Stefano Boeri Architetti
Preliminary, definitive, executive design
Stefano Boeri Architetti
Francesca Cesa Bianchi
Stefano Boeri, Francesca Cesa Bianchi (Project director); Hana Narvaez (Project leader), Alessandra Magnetti, Daniele Barillari, con Elisa Versari e Mario Shilong Tan (Team), Sara Gangemi (Senior Landscape Architect).
Local Architects: OM / AR Marc Van Hove, Glenn Somers, Eef Van Meer
Plantation consultant: Laura Gatti, Dott. Eng.
Sustainability: Dirk DeGroof, Eng.
Acoustics: D2S International
The Palazzo Verde is the new landmark for Antwerp’s Nieuw Zuid district, whose expansion plan requires that 60% of the entire area (12 hectares) remains green. With a semi-public garden at city height and three large terraces designed to house three roof gardens, the Palazzo Verde is the greenest building in Belgium, able to take a major part in the fight against air pollution, combating fine particulate matter and absorbing up to 5.5 tons of CO2 per year. The project demonstrates the importance of a green block inside a neighbourhood like Nieuw Zuid, characterized by a significant number of trees and shrubs capable of supplying oxygen to the surrounding urban development. The intervention also shows how even a small residential building can offer its inhabitants an unexpected quality of green spaces and social activities, scattered around the entire built area. The building is part of the plot with an L-shaped layout, closing the side of the block towards the Scheldt river and enclosing a semi-private green courtyard in the central part designed by the Belgian landscape architect Bas Smets.
Public space and private space frequently come together in this new project which perfectly integrates architecture with the urban and environmental context in which it is inserted, bringing large portions of nature to its interior. The presence of a flight of steps, which also acts as a public amphitheatre, allows direct access from the courtyard to the Circularity Centre, a place where since it offers tools and the necessary spaces, residents and citizens have the opportunity to repair their bicycles or other household items. The entire building has 67 apartments and has been designed following a 5 x 5 metre grid that determines both the volumetric layout and the design of the façades. These are made up of alternating balconies and loggias based on the threshold concept and the movement of limits between inside and outside. The overall volume has variable heights, with the highest sections having five and six floors and the lower central point only three floors in order to offer the possibility for architecture to host the development of a small forest distributed on the shared terraces on the fourth, sixth and seventh floors.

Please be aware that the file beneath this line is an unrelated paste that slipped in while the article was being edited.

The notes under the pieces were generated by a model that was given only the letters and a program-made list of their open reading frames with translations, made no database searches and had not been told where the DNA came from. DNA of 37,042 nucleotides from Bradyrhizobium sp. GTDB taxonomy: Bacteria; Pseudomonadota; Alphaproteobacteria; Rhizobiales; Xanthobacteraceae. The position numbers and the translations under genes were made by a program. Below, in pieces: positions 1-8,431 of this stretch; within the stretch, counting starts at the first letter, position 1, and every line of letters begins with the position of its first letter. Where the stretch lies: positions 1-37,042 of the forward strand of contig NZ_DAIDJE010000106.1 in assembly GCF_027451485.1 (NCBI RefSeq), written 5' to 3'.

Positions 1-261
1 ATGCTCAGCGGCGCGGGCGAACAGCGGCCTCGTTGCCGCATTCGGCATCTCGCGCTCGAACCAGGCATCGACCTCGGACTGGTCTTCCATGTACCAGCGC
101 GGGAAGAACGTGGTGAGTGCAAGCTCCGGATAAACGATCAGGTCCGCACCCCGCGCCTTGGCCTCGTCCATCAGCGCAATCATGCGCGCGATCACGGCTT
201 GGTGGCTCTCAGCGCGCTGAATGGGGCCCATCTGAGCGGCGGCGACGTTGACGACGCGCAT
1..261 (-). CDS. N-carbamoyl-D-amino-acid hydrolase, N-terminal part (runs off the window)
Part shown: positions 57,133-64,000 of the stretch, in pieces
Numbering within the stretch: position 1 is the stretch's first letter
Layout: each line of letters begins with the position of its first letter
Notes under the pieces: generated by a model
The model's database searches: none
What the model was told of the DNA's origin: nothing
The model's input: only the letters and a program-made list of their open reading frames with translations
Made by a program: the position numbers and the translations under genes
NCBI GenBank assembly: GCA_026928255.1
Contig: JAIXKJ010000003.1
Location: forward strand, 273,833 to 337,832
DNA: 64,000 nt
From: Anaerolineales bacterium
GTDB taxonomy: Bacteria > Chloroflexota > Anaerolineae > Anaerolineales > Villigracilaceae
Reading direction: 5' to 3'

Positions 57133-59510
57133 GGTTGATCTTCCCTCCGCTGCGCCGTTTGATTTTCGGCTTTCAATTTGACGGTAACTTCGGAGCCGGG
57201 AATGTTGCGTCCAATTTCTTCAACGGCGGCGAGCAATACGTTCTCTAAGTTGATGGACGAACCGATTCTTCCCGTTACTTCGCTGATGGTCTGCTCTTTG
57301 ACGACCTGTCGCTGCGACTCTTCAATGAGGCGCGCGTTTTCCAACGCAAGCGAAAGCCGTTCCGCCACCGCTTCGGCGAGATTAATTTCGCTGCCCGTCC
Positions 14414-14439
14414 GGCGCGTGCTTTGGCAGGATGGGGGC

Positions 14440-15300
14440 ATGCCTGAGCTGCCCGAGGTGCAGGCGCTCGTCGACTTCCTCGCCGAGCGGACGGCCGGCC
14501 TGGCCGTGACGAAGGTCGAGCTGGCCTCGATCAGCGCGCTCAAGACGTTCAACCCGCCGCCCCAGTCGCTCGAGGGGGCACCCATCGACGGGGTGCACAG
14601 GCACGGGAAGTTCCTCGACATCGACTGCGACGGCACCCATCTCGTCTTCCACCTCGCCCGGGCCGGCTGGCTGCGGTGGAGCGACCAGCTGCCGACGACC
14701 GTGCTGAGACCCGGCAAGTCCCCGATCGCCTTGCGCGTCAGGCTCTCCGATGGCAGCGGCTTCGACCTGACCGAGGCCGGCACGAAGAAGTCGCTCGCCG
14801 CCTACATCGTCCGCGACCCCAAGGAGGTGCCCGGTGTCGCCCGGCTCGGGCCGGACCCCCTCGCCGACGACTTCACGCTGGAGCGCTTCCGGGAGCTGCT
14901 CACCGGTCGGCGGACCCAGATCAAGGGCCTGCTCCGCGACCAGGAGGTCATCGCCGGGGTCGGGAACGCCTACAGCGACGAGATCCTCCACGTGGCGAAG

The Palazzo Verde houses 86 trees and 2,200 shrubs with a total of 428,88 square metres of total green surface, accessible by residents directly from the stairwells and recognizable as a protected and inclusive space. This has been achieved by placing the trees and shrub vegetation at the edges of the terraces themselves. The presence of 6 apartments on top of the buildings highlights their double or triple exposure and underlines their relationship with the selected native species planted on private terraces following the natural concepts of woods and undergrowth. Particular attention has been paid to the detailed design of balconies and loggias. The former have been designed purely as outdoor spaces and as such have white plaster on the walls and wooden flooring while the second, on the other hand, are entirely covered with wood in such a way as to allow residents to annex them to their homes thus extending the living space. The street view is characterized by a ground floor used for commercial spaces, in total contrast with the internal environment reserved for the courtyard which is characterized by more exclusive spaces intended for recreational spaces and green surfaces.